There is a fascinating chapter on Religion. The Russian Orthodox Church with it's roots in the East did not satisfy all needs and it was interesting to read about the Monastery of Optina Pustyn where a major revival of the medieval hermetic tradition took place, with a hermitage built within it's walls.
There is plenty on dissent within the Russian state and I was fascinated to read the story of the Decembrists, mainly aristocrats who bonded with the peasants during the Napoleonic invasion of 1812 and then concocted a hapless revolt against the ruling order. They paid dearly for it, and Figes focuses on the story of Sergei Volkonsky who lost his land, rank and status, being exiled to Siberia. His loyal wife earned plaudits for joining him, a fate she could have avoided.

There is much more one could say, and it is hard to pick out highlights in a richly textured book, packed with incident, fascinating characters and with the epic sweep one would expect of a book covering such a long period and turbulent history.
Figes method is to intertwine aspects of his narrative, with particular focus on certain personages such as the Volkonsky and Sheremetev families. In the chapter on Soviet Russia, the Revolutionary period is refracted through the experience of the poet Anna Akhmatova, allowing a different perspective on events one thought one knew about.
It took me a long time to read this book but it was such a worthwhile experience that I do not grudge a second I spent on it. ( )
1 vote Maura49 | Dec 15, 2011 |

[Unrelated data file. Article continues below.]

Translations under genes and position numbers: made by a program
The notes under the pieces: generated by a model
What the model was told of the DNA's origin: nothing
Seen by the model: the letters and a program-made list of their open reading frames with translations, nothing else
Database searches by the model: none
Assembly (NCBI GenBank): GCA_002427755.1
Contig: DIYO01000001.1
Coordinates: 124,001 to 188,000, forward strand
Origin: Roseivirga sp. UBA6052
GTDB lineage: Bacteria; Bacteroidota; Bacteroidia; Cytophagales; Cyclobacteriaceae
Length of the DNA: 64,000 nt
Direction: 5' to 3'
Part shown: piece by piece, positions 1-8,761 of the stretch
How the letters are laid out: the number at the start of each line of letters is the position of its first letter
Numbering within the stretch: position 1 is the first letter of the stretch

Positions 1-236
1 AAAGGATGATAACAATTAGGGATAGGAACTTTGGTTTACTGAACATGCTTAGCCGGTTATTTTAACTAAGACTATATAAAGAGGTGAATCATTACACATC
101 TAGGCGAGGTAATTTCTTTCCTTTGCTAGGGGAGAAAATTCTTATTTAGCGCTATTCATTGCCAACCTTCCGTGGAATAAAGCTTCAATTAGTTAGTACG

I'm tempted to say that this is a great book because like Russian art it has a soul, but that sounds presumptuous since I've not an expert on any Russian art and I've never been to Russia. But I've been a fan of Russian literature--especially the great novels of the 19th century, and of Russian music and particularly of the Russian ballet and its offshoots in the West. The book starts with an episode from War and Peace in which Natasha and her brother visit an retired army officer (their uncle) who lives in a cabin on the edge of the estate. During the visit Natasha unconsciously begins dancing to a peasant melody. The point is that she has the "soul of the Russian people" in her heart and even though she's the daughter of an aristocratic count she "understands" the culture of the Russian peasants. The book ends with an equally emotional scene: the return of Stravinsky to Russia in 1962 during the Khrushchev thaw. I remember that scene from US television coverage: Stravinsky arriving at the airport and also at a performance of The Rite of Spring at the Marisky Theatre in what was then Leningrad. Both episodes represent a deep-seated emotional attachment to the land--something that seems to pervade every Russian art and which some of us (like me) find both fantastic and strangely appealing. The intervening review of Russian literature, painting and other visual arts, architecture, music, opera, ballet, film, even science fiction in the period from the 18th century to the present is discussed, more or less chronologically, but more significantly set in the context of Russian history (including the war with Napoleon, the cultural conflict between Moscow and Petersburg, the influence of the church and of the peasants, the affect of the Mongol invasion as well as Russian's colonization of Asian lands, and finally of the Soviet period and the influence of Russian émigrés in the west). The organization was sort of like music: a theme and elaboration, with repetitions so the reader doesn't get lost. I found it confusing at first, but then found I enjoyed it. ( )